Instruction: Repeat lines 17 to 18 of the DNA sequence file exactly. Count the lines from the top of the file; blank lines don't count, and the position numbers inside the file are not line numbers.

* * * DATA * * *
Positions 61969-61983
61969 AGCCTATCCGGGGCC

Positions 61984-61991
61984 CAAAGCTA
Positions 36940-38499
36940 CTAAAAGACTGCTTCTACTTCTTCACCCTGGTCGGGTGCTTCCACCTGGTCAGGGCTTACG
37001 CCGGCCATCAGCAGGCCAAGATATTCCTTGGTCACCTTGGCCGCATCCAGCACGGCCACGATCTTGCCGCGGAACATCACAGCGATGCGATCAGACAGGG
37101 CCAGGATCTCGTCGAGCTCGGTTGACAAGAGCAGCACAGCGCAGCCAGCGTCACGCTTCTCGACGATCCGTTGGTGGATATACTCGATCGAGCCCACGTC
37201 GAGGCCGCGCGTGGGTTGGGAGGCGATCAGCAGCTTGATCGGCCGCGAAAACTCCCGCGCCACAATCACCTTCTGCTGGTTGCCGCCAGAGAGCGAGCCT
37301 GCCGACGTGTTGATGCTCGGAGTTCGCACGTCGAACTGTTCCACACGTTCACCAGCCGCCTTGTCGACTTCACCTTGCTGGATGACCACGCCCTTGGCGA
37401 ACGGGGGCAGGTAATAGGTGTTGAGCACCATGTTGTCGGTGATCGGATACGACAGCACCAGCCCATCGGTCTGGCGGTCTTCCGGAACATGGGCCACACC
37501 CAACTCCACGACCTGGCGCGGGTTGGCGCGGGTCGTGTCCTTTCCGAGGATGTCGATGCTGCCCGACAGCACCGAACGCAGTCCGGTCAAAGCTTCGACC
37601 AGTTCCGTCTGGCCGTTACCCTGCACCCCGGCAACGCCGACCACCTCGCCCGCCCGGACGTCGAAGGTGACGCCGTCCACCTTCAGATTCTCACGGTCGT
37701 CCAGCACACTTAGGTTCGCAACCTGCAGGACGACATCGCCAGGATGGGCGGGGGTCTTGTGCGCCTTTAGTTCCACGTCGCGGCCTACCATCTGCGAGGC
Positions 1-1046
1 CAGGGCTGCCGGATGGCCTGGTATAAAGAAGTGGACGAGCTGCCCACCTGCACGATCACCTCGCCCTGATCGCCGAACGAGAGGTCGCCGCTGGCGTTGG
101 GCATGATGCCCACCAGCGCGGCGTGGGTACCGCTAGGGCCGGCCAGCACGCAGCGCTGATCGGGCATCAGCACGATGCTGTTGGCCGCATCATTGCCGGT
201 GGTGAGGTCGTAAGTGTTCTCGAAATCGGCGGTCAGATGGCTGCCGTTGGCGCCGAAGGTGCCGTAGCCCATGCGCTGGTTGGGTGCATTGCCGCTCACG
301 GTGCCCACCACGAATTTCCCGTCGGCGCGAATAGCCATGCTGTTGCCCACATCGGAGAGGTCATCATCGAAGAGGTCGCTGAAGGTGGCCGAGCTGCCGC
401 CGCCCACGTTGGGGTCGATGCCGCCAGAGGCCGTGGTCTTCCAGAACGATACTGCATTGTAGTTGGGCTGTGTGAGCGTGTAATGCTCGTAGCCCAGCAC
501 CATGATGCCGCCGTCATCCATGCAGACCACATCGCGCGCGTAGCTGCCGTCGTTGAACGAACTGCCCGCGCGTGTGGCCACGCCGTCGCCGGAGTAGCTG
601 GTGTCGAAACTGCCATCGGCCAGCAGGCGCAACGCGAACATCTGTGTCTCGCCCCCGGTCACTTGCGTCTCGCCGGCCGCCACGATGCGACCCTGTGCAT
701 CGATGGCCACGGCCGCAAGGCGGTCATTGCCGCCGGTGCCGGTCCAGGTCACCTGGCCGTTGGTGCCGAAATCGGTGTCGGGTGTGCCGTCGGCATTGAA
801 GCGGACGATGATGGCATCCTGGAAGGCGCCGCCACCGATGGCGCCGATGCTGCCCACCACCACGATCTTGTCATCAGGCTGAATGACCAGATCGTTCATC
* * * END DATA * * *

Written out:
101 GCATGATGCCCACCAGCGCGGCGTGGGTACCGCTAGGGCCGGCCAGCACGCAGCGCTGATCGGGCATCAGCACGATGCTGTTGGCCGCATCATTGCCGGT
201 GGTGAGGTCGTAAGTGTTCTCGAAATCGGCGGTCAGATGGCTGCCGTTGGCGCCGAAGGTGCCGTAGCCCATGCGCTGGTTGGGTGCATTGCCGCTCACG